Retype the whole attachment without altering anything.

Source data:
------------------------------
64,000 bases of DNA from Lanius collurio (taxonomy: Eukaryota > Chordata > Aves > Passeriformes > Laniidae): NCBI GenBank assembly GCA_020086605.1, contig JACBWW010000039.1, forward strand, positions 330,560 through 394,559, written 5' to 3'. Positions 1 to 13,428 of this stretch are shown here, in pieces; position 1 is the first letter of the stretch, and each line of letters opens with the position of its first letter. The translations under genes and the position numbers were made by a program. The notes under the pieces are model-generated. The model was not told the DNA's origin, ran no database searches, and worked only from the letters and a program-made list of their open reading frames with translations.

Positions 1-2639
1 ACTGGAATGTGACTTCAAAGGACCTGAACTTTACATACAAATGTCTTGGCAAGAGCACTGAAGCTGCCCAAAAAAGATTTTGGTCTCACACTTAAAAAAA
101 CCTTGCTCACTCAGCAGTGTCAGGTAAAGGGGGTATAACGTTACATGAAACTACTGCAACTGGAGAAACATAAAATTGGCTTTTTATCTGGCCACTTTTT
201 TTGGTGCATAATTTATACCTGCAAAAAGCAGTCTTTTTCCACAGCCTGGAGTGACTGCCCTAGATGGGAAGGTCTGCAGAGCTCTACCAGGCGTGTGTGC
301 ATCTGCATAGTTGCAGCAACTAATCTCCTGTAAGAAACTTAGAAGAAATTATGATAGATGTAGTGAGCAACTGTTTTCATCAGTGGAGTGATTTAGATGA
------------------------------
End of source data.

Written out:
64,000 bases of DNA from Lanius collurio (taxonomy: Eukaryota > Chordata > Aves > Passeriformes > Laniidae): NCBI GenBank assembly GCA_020086605.1, contig JACBWW010000039.1, forward strand, positions 330,560 through 394,559, written 5' to 3'. Positions 1 to 13,428 of this stretch are shown here, in pieces; position 1 is the first letter of the stretch, and each line of letters opens with the position of its first letter. The translations under genes and the position numbers were made by a program. The notes under the pieces are model-generated. The model was not told the DNA's origin, ran no database searches, and worked only from the letters and a program-made list of their open reading frames with translations.

Positions 1-2639
1 ACTGGAATGTGACTTCAAAGGACCTGAACTTTACATACAAATGTCTTGGCAAGAGCACTGAAGCTGCCCAAAAAAGATTTTGGTCTCACACTTAAAAAAA
101 CCTTGCTCACTCAGCAGTGTCAGGTAAAGGGGGTATAACGTTACATGAAACTACTGCAACTGGAGAAACATAAAATTGGCTTTTTATCTGGCCACTTTTT
201 TTGGTGCATAATTTATACCTGCAAAAAGCAGTCTTTTTCCACAGCCTGGAGTGACTGCCCTAGATGGGAAGGTCTGCAGAGCTCTACCAGGCGTGTGTGC
301 ATCTGCATAGTTGCAGCAACTAATCTCCTGTAAGAAACTTAGAAGAAATTATGATAGATGTAGTGAGCAACTGTTTTCATCAGTGGAGTGATTTAGATGA